The Washington Post decided to correct the positive image of Denmark that Senator Bernie Sanders and others have been giving it in recent months. It ran a piece telling readers:
"Why Denmark isn't the Utopian fantasy Bernie Sanders describes."
The piece is centered on an interview with Michael Booth, a food and travel writer who has spent a considerable period of time in the Scandinavian countries.
Much of the piece is focuses on the alleged economic problems of Denmark and the other Scandinavian countries. At one point the interviewer (Ana Swanson) asks:
"Danes are experiencing a rising debt level, and a lower proportion of people working. Are these worrying signs for its economy or the country's model?"
While Denmark's employment rate has been declining, it is still far higher than the employment rate in the United States. The employment rate for prime age workers (ages 25–54) is still more than 5 full percentage points higher than in the United States. If the rate of decline since the 2001 peak continues, it will fall below the current U.S. level in roughly 24 years. (The U.S. rate also fell over this period.) If we take the broader 16–64 age group then the gap falls slightly to 4.7 percentage points.
As far as having an unsustainable debt level, Swanson seems somewhat confused. According to the I.M.F., Denmark's net debt as a percent of its GDP will be 6.3 percent at the end of this year. Sweden has a negative net debt, meaning the government owns more financial assets than the amount of debt it has outstanding. In Norway's case, because of its huge oil assets, the proceeds of which it has largely saved, the government wealth to GDP ratio is almost 270 percent. This would be equivalent to having a public investment fund of more than $40 trillion in the United States.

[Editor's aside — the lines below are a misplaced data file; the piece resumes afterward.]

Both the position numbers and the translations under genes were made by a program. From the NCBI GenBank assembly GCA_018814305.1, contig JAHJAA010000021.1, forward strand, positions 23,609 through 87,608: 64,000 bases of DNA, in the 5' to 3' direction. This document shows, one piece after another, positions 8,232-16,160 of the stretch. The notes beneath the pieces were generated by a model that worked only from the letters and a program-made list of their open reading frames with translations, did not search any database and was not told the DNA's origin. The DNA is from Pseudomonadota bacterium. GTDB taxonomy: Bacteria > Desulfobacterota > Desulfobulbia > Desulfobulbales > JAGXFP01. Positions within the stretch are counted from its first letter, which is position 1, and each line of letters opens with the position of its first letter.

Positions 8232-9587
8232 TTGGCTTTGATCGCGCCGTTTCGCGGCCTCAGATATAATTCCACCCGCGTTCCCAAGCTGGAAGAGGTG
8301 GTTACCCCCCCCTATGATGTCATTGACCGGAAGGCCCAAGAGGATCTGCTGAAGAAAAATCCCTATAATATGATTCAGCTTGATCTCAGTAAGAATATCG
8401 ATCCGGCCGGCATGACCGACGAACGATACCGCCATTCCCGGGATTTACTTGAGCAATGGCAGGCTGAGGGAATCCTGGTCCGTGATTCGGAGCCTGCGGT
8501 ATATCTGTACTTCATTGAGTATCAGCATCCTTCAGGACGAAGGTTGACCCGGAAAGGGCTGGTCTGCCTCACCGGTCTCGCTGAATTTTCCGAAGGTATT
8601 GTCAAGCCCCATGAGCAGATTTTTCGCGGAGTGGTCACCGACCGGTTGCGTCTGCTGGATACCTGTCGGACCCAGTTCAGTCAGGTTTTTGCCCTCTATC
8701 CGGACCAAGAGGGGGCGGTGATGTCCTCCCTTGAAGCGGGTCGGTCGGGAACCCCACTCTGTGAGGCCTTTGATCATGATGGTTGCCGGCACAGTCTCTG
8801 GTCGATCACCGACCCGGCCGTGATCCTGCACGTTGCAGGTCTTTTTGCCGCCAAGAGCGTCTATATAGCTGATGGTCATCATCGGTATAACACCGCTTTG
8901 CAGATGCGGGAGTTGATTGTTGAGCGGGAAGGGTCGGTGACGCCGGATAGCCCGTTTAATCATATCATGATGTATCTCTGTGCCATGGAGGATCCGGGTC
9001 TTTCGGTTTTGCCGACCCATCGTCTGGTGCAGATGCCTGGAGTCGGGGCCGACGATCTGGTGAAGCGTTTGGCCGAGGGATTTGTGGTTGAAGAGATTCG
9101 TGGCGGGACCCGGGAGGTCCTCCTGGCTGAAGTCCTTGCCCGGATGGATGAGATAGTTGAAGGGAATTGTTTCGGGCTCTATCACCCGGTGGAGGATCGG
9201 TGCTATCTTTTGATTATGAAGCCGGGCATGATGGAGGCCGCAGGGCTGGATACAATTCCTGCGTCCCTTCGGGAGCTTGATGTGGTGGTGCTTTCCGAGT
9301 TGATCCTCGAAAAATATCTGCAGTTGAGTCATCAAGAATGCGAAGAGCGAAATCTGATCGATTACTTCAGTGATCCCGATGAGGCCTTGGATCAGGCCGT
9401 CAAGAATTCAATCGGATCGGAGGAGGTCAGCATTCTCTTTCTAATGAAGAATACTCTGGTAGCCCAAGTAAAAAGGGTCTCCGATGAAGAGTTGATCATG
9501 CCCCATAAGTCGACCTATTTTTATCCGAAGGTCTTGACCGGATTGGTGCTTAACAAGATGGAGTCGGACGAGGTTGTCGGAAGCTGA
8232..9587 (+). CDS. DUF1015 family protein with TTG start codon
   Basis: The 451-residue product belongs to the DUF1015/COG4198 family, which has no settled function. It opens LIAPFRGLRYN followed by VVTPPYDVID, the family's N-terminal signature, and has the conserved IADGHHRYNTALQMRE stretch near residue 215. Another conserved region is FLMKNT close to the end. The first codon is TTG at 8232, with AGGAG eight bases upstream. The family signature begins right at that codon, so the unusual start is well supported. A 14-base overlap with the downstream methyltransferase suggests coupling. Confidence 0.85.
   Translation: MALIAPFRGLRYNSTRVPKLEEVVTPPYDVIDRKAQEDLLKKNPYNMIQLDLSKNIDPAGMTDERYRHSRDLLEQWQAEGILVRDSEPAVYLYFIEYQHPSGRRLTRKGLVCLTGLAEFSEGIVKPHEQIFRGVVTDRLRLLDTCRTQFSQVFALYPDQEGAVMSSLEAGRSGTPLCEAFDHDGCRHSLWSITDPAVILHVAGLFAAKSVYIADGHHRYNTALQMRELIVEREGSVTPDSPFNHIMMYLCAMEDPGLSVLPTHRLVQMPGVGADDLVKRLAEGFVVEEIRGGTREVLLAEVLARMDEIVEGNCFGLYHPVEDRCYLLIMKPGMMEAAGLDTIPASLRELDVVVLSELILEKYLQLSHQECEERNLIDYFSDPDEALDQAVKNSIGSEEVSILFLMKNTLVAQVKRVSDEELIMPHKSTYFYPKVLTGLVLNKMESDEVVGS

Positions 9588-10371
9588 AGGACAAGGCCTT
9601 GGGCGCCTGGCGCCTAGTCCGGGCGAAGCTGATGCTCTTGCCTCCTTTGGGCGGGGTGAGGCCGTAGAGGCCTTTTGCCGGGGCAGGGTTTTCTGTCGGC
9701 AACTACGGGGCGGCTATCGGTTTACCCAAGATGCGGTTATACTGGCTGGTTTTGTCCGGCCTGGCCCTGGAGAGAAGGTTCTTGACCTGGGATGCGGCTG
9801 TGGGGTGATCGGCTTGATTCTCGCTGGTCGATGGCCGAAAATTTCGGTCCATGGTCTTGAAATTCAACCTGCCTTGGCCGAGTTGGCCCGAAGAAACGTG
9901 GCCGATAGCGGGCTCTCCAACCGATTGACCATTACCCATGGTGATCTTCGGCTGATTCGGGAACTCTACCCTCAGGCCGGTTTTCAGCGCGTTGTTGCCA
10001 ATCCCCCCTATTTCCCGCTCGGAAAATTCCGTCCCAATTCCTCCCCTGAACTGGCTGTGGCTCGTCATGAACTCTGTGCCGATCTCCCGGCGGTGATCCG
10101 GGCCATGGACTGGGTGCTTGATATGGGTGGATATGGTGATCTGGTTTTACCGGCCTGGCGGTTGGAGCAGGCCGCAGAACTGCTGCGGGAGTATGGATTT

Some of the other assertions in the piece are either misleading or inaccurate. For example, Booth is quoted as saying:
"Meanwhile, though it is true that these are the most gender-equal societies in the world, they also record the highest rates of violence towards women — only part of which can be explained by high levels of reporting of crime."
Actually, Danish women are far less likely to be murdered by their husbands or boyfriends than women in the United States. Its murder rate is 1.1 per 100,000, compared to 5.5 per 100,000 in the United States.
Later Booth is quoted as saying:
"In Denmark, the quality of the free education and health care is substandard: They are way down on the PISA [Programme for International Student Assessment] educational rankings, have the lowest life expectancy in the region, and the highest rates of death from cancer. And there is broad consensus that the economic model of a public sector and welfare state on this scale is unsustainable."
While Denmark is not among the leaders on either PISA scores or life expectancy, on both measures it is well ahead of the United States. And the "broad consensus that the economic model...is unsustainable" exists only in Booth's head.
Booth is also apparently confused about tax rates around the world. He tells readers:
"Denmark has the highest direct and indirect taxes in the world, and you don’t need to be a high earner to make it into the top tax bracket of 56% (to which you must add 25% value-added tax, the highest energy taxes in the world, car import duty of 180%, and so on)."
Actually France has a top marginal tax rate of 75 percent. The U.S. rate was 90 percent during the Eisenhower administration.
Booth apparently is confused about Denmark's public spending. He tells readers:
"How the money is spent is kept deliberately opaque by the authorities."
Actually, it is not difficult to find a great deal of information about Denmark's money is spent. Much of it can be gotten from the OECD's website.
So we get that Mr. Booth doesn't like Denmark. He tells readers that the food and weather are awful. That may be true, but his analysis of other aspects of Danish society doesn't fit with the data.